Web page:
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Excel: xlsm versus xlsb ?

Excel: xlsm versus xlsb ?

(OP)
Every so often I stumble across Excel issues that I investigated years before (this occurs in my work life too) and have forgotten.

So I just realized that Excel 2007 offers the xlsm and the xlsb formats. My copy of Walkenbach's book for 2007 barely even mentions the xlsb format. But he does discuss that earlier versions of Excel used the binary format; presumably, the xlsb is pretty much an extension of the earlier type.

I have some files that are packed with goodies. In xlsm format they are around 5-6 MB. In xlsb they are a bit more than half of that.

These files are not used by anyone other than myself, and are used only with Excel. There are no Ribbon modifications in them.

Should I have any concerns about using the xlsb format so that the files are smaller and load/save faster? I have browsed around on the web and gleaned what's out there for information. There hasn't been much discussion at all here in the Eng-Tips forum.

(Funny thing is, I have some binary copies of a couple of these files and I remember using them several years ago. For the life of me, I don't remember or know why I stopped using that format, or if I was even aware that I stopped at the time.)

RE: Excel: xlsm versus xlsb ?

According to what I've read .XLSB format is actually an OpenOffice creation from 2008, that Microsoft decided to adopt and support. There's a description of the format here: http://www.openoffice.org/sc/excelfileformat.pdf

Not sure what it has, or doesn't have, but I would assume that Microsoft will be more than happy to complain about unsupported features if you try to save to .XLSB format with something that the format doesn't support. Note that Tek-Tips.com has a Microsoft Office forum, wherein .XLSB format is at least mentioned in passing: http://www.tek-tips.com/viewthread.cfm?qid=1585535

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RE: Excel: xlsm versus xlsb ?

IRStuff - xlsb was introduced in 2007 so it can't have been an Open Office format.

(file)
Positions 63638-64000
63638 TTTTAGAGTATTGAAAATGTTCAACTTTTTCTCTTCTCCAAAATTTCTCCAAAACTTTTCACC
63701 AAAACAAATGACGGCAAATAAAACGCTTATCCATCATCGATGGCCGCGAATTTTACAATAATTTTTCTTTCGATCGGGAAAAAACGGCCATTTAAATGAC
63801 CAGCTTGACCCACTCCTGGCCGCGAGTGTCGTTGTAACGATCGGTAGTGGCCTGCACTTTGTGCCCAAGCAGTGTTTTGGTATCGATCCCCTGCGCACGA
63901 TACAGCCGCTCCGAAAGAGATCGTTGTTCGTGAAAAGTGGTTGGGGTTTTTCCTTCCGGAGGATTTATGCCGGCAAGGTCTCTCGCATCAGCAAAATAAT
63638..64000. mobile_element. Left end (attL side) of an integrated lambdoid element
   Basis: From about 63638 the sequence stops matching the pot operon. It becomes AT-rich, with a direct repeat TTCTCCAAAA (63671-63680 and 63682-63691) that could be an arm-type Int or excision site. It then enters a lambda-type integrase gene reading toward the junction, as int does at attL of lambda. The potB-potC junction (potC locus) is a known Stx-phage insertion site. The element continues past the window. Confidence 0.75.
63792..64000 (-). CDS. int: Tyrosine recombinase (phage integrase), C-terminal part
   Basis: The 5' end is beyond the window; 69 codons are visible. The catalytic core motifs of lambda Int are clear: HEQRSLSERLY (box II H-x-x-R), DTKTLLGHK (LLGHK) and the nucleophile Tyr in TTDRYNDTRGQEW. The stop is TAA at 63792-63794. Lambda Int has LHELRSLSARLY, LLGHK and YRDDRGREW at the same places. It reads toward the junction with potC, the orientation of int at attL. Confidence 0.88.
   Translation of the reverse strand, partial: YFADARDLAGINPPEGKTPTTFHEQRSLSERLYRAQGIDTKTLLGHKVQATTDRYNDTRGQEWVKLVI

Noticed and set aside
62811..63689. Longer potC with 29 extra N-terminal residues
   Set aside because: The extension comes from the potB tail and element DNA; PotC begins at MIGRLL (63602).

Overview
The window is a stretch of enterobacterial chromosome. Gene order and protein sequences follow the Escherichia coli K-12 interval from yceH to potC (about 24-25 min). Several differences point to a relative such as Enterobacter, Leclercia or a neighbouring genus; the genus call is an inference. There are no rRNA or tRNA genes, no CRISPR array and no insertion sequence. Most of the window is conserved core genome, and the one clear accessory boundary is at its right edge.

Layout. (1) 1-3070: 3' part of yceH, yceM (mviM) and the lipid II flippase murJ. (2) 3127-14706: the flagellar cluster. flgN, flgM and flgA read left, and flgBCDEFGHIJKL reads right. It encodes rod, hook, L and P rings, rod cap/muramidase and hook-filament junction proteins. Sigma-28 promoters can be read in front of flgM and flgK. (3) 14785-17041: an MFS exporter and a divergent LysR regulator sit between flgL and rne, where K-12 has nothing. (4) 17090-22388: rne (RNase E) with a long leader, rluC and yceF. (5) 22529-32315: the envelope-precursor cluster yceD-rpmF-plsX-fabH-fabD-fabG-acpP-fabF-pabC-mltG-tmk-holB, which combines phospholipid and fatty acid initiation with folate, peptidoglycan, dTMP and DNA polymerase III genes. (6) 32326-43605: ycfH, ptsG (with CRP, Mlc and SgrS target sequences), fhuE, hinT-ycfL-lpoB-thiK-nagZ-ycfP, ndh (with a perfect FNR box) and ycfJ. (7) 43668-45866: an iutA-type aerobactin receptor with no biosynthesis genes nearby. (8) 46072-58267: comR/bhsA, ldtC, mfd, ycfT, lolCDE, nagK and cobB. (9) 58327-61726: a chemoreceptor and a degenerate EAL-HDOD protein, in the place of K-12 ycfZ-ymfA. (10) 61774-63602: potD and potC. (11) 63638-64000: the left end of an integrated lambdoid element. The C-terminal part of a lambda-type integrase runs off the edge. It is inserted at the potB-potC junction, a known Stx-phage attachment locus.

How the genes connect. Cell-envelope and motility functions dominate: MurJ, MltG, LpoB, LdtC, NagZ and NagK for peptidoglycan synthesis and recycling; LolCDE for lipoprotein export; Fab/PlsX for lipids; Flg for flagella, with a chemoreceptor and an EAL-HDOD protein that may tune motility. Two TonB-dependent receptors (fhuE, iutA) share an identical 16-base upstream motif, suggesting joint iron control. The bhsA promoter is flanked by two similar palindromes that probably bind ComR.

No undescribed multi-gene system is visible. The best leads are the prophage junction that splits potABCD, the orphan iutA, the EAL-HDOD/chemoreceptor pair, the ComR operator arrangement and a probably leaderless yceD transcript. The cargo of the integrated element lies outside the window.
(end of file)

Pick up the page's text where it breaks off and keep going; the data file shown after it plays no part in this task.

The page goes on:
I always use xlsb (or xlsx if there are no macros) and I have never had any problems with it. I don't know why everybody else uses xlsm. I don't see any advantages with it, unless you are going to access information from the file from outside Excel.

Doug Jenkins
Interactive Design Services
http://newtonexcelbach.wordpress.com/

RE: Excel: xlsm versus xlsb ?

The version that Microsoft adopted is supposedly from 2008, which is the last mod date from the cited specification. The specification says that OpenOffice had been working on the specification since 2001

It's definitely way more dense than Excel 97-2003 format, but for my stuff, there doesn't appear a major difference between XLSB and XLSX, although XLSB is about 20% denser.

TTFN
I can do absolutely anything. I'm an expert!
homework forum: //www.engineering.com/AskForum/aff/32.aspx
FAQ731-376: Eng-Tips.com Forum Policies forum1529: Translation Assistance for Engineers

RE: Excel: xlsm versus xlsb ?

I'm pretty sure you have it round the wrong way. Xlsm is the Microsoft version of the open Xlm format, and Xlsb is a proprietary binary format. The only downside I can see with xlsb is that you can't open it with other software, but if you have macros other software can't run them anyway.

Doug Jenkins
Interactive Design Services
http://newtonexcelbach.wordpress.com/

RE: Excel: xlsm versus xlsb ?

One drawback of xlsb over xlsx is that windows search does not look inside xlsb files. Not sure if it looks inside xlsm files.

RE: Excel: xlsm versus xlsb ?

By the way, the Windows search function now works really well from File Explorer. It is fast, and if you have it set up to display previews, these work for both office files and pdfs, and are near instant.

The search "app" on the other hand is near useless.

Doug Jenkins
Interactive Design Services
http://newtonexcelbach.wordpress.com/

RE: Excel: xlsm versus xlsb ?

xlsm files are more compressed than xlsx files and allow of course macros. xlsb files are more compressed than xlsm files, allow macros and can make a more than 50% difference in file size with respect to xlsx files. Especially when reading large files and worksheet preparation becomes a cpu issue this file format is unbeatable in speed. Needs to be excel 2007 or above.

cheers

dynatune4xl

RE: Excel: xlsm versus xlsb ?

Thanks BigInch, good summary.

The only thing I would contest is that they say "we highly recommend this (xlsb format) for very large and complex files", whereas I recommend it for all files unless:
  • you need compatibility with 2003 or earlier (in which case use xls)
  • you have a definite need for xlsm
  • you need the spreadsheet to be guaranteed macro-free, in which case use xlsx

Doug Jenkins
Interactive Design Services
http://newtonexcelbach.wordpress.com/

RE: Excel: xlsm versus xlsb ?

Doug,
Under what circumstances might one have "a definite need for xlsm"?
Thanks.

RE: Excel: xlsm versus xlsb ?


Quote:

Under what circumstances might one have "a definite need for xlsm"?

I presume (but don't know) that they can be read by Open Office, and there are (I presume) other programs that will read them without needing Excel.

But I always use xlsb.

Doug Jenkins
Interactive Design Services
http://newtonexcelbach.wordpress.com/

RE: Excel: xlsm versus xlsb ?

It is apparently the data exchange issue. Unless binary is specified with XLB, the more universal XML file format is used. Many programs can read it, but it comes at a heavy overhead cost to include all the extra notation involved.

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